Boosting human skills in the age of robotics

| June 14, 2018

In 1970, the most common profession in the world was the typist. The advent of the desktop computer disrupted the typewriter and the typist was extinct by the late 1990s.  However, those who reskilled as computer literate secretaries continued to be employed.

In 2018, Arowana is working with RPA (robotic process automation) specialists to introduce robotic process automation software and tools into our companies. RPA will help them process menial, repetitive tasks faster, with zero errors and at much lower costs. In one case, an accounts payable robot can process in 1 hour what a human being can process in 1 week.

The cost of this robot (who can also automate tasks in accounts receivable, payroll, management and financial accounting) is less than US$15,000 per annum.  For an average small and medium sized enterprises (SME) in Australia, this potentially delivers savings of between US$250,000 to US$400,000 per annum.

Whereas it took 30 years for the typist to become completely redundant, Arowana’s view is that the robots and artificial intelligence tools of the Fourth Industrial Revolution will render a significant number of today’s occupations redundant within the next 10 years.

So why is this relevant to vocational and professional education and training (VPET)?

In March 2018, I attended a conference in Singapore, where the chairwoman of Bain & Co., Orit Gadiesh was a keynote speaker and was asked what was the single biggest problem facing businesses globally today.

She nominated vocational education, referencing the fact that many employers are already struggling with a “skills gap” issue, despite there being a record pool of tertiary educated graduates. As a result, youth unemployment and underemployment is a big issue in many OECD countries.

Gadiesh talked about how the robotics, automation and AI revolution combined with an aging population (where more skilled workers are retiring) will further compound the skills gap problem and pose a serious threat to a nation’s economic standing and prosperity. We concur with her that the solution to these issues is an effective, flexible and agile VPET system.

Furthermore, everyone will need to borrow a leaf from the world’s greatest learner, Tim Ferris and embrace lifelong learning to stay relevant. In a rapidly automating world, the rate of knowledge decay is going to escalate and everybody’s knowledge and skills “half-life” will become shorter and shorter.

Professor Boris Groysberg of Harvard Business School estimates this to be 6% per annum.  This means that everyone, whether they are blue collar, white collar, back office, middle office or front office will need to embrace a lifelong learning mantra.

For the sake of clarity, vocational education and training (VET) encompasses the cohort of students who do not pursue an academic tertiary education following completion of compulsory schooling but instead pursue trades and technical training.

On the other hand, professional education and training (PET) cover the cohort of students who are already workers but are seeking to reskill and/or upskill through continuing education, often on a part time basis.  We have combined these two and called it VPET as it deals with the same issue: the need to embrace lifelong learning to stay relevant.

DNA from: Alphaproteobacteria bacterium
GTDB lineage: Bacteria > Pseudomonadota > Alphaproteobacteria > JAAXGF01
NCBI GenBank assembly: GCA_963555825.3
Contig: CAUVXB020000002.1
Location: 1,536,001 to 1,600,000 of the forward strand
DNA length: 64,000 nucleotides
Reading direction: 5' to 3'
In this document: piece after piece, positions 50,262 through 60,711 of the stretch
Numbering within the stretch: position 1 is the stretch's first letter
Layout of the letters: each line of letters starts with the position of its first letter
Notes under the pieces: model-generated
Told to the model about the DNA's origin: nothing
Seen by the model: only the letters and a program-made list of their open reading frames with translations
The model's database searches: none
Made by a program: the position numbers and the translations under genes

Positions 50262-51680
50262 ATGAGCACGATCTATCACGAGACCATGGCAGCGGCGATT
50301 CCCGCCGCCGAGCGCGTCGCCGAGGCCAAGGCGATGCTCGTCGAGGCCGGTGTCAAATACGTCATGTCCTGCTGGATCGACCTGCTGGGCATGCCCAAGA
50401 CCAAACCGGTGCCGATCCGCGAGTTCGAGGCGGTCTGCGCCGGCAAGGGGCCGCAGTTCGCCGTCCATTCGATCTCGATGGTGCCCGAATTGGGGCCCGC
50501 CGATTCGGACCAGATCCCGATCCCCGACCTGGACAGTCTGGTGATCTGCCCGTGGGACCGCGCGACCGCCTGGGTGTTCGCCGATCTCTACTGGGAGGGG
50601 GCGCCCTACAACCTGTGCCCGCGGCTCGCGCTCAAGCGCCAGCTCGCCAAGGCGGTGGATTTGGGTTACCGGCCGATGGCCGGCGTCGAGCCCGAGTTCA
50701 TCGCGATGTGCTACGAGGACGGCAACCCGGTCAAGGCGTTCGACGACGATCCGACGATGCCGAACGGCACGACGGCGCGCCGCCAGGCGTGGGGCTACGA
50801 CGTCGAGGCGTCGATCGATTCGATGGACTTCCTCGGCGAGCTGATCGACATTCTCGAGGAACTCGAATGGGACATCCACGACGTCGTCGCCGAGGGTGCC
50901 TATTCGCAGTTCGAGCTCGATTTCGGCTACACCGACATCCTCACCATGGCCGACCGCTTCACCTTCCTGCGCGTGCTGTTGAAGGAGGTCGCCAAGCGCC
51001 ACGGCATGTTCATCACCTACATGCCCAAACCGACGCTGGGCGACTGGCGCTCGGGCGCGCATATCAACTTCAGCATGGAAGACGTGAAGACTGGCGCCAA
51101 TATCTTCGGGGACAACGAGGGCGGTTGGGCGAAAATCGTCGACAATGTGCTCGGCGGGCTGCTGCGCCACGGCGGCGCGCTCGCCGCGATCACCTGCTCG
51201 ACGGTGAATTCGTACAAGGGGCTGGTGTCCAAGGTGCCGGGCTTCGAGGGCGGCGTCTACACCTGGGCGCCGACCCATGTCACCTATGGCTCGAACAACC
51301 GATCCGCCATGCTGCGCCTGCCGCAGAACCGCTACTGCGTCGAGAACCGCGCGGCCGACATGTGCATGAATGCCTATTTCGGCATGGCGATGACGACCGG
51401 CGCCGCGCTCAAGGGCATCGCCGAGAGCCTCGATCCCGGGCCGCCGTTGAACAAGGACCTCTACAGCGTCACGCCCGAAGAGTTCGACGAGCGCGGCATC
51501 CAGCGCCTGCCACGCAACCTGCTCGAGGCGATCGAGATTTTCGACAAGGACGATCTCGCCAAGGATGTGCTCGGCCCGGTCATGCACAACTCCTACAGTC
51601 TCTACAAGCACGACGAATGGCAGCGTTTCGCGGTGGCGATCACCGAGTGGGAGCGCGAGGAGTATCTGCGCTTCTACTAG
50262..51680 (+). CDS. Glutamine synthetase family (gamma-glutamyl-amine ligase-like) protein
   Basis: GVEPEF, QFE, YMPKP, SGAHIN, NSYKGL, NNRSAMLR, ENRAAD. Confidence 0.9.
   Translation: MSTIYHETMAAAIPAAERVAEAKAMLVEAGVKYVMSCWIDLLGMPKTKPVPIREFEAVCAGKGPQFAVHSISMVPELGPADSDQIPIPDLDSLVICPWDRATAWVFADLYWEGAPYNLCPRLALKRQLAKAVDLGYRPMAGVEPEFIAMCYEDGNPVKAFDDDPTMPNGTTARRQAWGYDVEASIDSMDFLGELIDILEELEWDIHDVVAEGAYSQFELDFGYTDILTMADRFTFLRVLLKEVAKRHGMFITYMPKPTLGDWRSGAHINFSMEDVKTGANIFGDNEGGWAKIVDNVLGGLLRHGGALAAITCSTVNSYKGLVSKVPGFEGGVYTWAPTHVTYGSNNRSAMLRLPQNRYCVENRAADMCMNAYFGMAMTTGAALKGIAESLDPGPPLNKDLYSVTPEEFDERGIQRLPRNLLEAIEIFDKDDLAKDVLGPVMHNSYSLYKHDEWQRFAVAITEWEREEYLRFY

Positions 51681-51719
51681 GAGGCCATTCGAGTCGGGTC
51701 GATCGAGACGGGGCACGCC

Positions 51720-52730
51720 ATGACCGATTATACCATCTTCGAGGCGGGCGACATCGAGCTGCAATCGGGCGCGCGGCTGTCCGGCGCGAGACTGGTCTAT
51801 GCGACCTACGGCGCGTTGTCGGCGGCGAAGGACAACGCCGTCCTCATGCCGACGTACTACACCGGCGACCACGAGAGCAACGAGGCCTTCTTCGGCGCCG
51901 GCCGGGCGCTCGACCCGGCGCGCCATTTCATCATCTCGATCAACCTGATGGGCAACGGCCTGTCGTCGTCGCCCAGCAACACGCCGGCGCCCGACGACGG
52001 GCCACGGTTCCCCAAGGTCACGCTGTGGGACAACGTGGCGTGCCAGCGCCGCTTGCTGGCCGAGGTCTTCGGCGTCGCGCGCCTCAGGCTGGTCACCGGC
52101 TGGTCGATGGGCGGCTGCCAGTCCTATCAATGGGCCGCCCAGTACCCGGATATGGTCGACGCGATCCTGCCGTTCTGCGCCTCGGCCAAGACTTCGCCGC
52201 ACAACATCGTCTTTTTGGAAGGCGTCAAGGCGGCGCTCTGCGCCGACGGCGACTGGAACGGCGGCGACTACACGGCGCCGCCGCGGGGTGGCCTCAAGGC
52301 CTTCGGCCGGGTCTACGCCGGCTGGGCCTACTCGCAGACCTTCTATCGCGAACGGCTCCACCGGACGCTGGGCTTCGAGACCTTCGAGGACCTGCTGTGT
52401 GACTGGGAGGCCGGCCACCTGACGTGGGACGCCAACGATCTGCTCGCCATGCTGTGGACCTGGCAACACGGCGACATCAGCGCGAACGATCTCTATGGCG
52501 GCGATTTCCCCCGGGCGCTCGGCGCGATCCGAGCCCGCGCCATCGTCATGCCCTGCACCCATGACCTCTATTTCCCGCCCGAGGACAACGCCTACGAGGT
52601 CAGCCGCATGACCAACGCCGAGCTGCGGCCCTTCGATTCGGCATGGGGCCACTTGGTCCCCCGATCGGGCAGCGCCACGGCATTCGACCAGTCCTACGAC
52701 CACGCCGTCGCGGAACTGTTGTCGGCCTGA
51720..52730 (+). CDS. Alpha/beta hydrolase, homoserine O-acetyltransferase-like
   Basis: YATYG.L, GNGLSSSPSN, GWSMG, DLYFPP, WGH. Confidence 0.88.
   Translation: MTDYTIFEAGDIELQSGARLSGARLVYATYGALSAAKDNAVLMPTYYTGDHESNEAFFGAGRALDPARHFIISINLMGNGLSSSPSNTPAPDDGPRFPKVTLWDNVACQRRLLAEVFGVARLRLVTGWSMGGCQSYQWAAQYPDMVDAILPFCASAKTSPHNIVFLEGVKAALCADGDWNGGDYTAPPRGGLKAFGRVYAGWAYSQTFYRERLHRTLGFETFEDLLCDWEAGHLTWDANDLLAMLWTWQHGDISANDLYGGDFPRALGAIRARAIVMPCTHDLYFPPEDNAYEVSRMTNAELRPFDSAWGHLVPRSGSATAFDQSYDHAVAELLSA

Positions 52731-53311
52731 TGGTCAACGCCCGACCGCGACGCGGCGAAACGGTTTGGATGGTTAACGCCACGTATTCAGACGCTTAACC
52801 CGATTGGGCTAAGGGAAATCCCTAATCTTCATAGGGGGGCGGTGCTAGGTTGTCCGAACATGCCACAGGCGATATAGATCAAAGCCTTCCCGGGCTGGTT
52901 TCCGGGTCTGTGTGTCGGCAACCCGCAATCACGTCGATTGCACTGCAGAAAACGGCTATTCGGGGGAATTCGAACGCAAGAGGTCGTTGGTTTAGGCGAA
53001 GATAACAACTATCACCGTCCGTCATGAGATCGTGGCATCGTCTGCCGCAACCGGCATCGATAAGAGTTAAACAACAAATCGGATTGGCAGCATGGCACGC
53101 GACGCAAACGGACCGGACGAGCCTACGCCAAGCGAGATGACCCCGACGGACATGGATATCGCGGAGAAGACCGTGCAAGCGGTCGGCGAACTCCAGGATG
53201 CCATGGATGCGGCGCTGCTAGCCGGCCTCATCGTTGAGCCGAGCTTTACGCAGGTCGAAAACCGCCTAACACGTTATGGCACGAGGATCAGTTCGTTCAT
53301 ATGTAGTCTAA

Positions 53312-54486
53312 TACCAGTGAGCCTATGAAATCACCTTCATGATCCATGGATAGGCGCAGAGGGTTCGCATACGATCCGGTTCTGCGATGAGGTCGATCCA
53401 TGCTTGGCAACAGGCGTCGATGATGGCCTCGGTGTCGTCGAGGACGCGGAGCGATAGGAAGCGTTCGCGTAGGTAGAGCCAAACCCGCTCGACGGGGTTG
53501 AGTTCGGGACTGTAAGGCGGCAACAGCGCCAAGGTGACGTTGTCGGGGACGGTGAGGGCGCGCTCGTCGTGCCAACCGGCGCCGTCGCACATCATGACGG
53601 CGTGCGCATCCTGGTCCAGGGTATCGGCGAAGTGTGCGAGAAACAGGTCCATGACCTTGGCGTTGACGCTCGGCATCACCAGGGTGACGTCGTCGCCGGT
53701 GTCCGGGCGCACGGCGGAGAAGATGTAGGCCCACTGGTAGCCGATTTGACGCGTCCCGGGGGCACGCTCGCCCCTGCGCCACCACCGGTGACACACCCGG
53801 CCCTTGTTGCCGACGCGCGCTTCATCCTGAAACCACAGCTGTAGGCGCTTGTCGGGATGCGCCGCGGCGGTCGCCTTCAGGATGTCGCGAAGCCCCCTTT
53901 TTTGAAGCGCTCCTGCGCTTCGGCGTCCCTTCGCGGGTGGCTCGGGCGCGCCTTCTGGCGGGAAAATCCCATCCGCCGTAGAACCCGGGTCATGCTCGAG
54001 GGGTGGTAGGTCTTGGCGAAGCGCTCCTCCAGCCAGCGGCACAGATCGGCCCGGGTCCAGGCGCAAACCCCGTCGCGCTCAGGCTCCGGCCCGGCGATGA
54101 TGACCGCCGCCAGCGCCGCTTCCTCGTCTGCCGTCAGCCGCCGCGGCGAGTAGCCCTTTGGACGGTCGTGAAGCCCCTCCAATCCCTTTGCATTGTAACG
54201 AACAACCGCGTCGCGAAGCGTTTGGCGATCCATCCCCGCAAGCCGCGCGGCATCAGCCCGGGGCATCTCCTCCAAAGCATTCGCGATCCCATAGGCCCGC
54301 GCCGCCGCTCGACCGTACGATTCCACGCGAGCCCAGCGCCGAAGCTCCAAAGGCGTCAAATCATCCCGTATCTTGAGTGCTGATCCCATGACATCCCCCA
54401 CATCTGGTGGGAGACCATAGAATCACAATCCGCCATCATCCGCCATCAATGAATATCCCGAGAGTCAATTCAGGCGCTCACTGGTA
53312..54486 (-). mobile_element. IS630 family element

Gadiesh also talked about how existing education models, as well as government and societal mindsets need to change – to be more agile, more flexible and more egalitarian with regards to non-tertiary education pathways.

We also agree with this given that a structural capability to rapidly reskill displaced employees so that they can be re-employed quickly is going to be vital for productivity, competitiveness and social cohesion.

Importantly, we believe that to solve the skills gap problem and future proof students and workers alike for the Fourth Industrial Revolution, there must be a focus on equipping students and workers with relevant skills first and qualifications second.

Effective VET tends to result in a faster transition into the workplace and countries that have it at the core of the curriculum such as Switzerland, Germany and Denmark have been successful in maintaining low youth unemployment rates. Furthermore, augmenting an effective VET model with a practical PET model will provide a platform to close the skills gap and enable lifelong learning.

In this 3-part series on VPET, I will provide an overview of the key VET models practiced globally and share my perspectives on what is the “gold standard” model for delivering VET.  I will also reflect on our experience of successfully scaling up and exiting via IPO a US$200m vocational education business, Intueri Education Group (“Intueri”).

However, Intueri does not exist today because of abrupt changes to government regulation in Australia and New Zealand that triggered the breakup and sale of the group. I share the lessons we learned from this and how we are applying these lessons with regards to strategy and execution for EdventureCo, our new VPET platform.

This article was published by Arowana and forms part of a three part series.